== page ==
Camp Sherman look back: A proud Chillicothe story
By Tim Vollet
via the Chillicothe Gazette newspaper web site
Austin P. Story must have been puzzled when he checked the mailbox at his Caldwell Street home in early November 1975. Peeking out of the top was a large manila envelope addressed to him from Col. James B. Agnew of the Military History Institute in Carlisle, Pa. Tucked away inside was a lengthy 44 question survey inquiring about his experiences in World War I. The 84 year-old veteran had been discharged nearly 60 years earlier.
The Institute had sent out a similar survey in 1967 to 8000 veterans of the Spanish-American War, Philippine Insurrection and Boxer Rebellion. Unsure of what kind of response it would receive, the Institute was surprised when it received back some 800 completed surveys. It was ecstatic, however, because the old veterans also sent in boxes of photographs, letters, uniforms and countless other items they had kept over the years as personal remembrances.
“What the staff at the Military History Institute had failed to realize,” one historian suggested, “was what these surveys meant to the veterans of a forgotten war; men who were now in the sunset years of life. To them, someone finally cared about their experiences.”
Perhaps that’s what the white-haired Austin P. Story was thinking on that day in 1975 when he sat down and neatly printed answers to questions about his service in the 332nd Regiment during WWI.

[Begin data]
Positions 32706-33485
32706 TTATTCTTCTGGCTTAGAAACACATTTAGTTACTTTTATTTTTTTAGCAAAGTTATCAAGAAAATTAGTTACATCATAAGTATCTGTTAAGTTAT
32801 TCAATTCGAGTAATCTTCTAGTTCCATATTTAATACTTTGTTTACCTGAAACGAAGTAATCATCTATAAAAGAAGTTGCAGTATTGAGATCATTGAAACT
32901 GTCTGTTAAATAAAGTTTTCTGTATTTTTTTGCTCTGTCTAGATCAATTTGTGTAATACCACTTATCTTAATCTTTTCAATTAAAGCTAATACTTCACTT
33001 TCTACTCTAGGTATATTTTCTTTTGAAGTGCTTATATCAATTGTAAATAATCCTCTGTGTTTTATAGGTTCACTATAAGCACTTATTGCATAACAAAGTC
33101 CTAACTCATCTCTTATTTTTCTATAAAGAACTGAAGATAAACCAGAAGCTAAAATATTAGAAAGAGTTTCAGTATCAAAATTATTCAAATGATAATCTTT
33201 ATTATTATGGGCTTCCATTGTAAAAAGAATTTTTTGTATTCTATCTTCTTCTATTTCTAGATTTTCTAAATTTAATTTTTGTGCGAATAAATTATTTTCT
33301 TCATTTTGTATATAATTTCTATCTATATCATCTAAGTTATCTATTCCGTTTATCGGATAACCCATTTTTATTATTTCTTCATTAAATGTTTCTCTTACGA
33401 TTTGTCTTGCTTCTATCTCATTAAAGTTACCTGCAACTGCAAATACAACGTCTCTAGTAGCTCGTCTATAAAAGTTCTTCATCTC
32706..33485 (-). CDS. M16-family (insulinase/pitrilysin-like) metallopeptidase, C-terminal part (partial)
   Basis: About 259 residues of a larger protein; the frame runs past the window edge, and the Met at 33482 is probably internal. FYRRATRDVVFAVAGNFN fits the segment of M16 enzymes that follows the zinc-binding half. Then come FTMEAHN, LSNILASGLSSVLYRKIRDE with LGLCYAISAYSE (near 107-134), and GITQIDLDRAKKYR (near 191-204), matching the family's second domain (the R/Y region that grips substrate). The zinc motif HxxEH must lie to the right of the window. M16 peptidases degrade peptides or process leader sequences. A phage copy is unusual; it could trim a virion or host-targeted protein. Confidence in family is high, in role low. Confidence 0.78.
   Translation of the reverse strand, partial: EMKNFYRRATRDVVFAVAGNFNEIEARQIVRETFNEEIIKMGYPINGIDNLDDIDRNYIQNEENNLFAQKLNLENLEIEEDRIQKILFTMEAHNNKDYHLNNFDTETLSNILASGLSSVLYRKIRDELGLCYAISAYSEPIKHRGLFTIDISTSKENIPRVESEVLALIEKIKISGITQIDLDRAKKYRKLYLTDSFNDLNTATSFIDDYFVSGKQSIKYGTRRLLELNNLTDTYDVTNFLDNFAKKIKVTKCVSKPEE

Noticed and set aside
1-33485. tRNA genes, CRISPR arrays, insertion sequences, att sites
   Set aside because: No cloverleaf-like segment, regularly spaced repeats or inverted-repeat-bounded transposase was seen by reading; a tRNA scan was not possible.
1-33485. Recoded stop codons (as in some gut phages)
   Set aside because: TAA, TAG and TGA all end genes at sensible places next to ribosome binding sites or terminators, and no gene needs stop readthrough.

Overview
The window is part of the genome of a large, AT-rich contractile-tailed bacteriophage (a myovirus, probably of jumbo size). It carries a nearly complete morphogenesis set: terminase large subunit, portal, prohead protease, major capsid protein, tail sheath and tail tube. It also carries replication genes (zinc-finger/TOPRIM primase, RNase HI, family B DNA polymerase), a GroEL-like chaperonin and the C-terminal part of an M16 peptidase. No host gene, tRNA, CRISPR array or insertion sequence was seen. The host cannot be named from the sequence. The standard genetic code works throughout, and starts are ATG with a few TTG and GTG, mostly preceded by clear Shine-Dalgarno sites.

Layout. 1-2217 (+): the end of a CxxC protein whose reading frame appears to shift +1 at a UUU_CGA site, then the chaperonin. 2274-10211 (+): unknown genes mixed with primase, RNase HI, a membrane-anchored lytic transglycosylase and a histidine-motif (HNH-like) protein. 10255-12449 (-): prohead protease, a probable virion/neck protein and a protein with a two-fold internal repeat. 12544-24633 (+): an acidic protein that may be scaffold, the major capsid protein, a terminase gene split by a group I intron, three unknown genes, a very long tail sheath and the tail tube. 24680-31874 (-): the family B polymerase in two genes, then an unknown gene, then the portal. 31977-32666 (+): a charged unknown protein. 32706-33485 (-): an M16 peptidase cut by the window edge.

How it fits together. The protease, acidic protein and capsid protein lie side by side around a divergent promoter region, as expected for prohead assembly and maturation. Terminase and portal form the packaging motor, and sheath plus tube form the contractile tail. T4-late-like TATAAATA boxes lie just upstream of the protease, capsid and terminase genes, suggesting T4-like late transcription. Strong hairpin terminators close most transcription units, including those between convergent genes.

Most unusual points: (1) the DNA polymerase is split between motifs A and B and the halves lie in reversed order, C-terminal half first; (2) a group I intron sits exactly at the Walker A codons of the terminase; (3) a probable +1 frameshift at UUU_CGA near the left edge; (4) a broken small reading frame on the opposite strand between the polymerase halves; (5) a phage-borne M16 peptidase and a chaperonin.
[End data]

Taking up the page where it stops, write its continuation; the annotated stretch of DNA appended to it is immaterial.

Before America joined the war, Story detailed, he was a salesman for the Mead Pulp and Paper Company, but had long believed America “should get into the war.” After Congress finally declared war on April 6, 1917, therefore, the 26 year-old enlisted instead of waiting to be drafted. A graduate of Chillicothe High School and Cornell University, he applied for and was accepted to Officer’s training camp at Fort Benjamin Harrison in Indianapolis for what he recorded as “very intensive training for 90 days.”
After successfully completing officer’s training, Story returned to Chillicothe a first lieutenant and was ordered to the newly constructed Camp Sherman and assigned to the 332nd Regiment. By January 1918, the Chillicothe native was promoted to Captain and put in charge of the 250 men who made up Company I of that regiment.
Read the entire article on the Chillicothe Gazette web site here:
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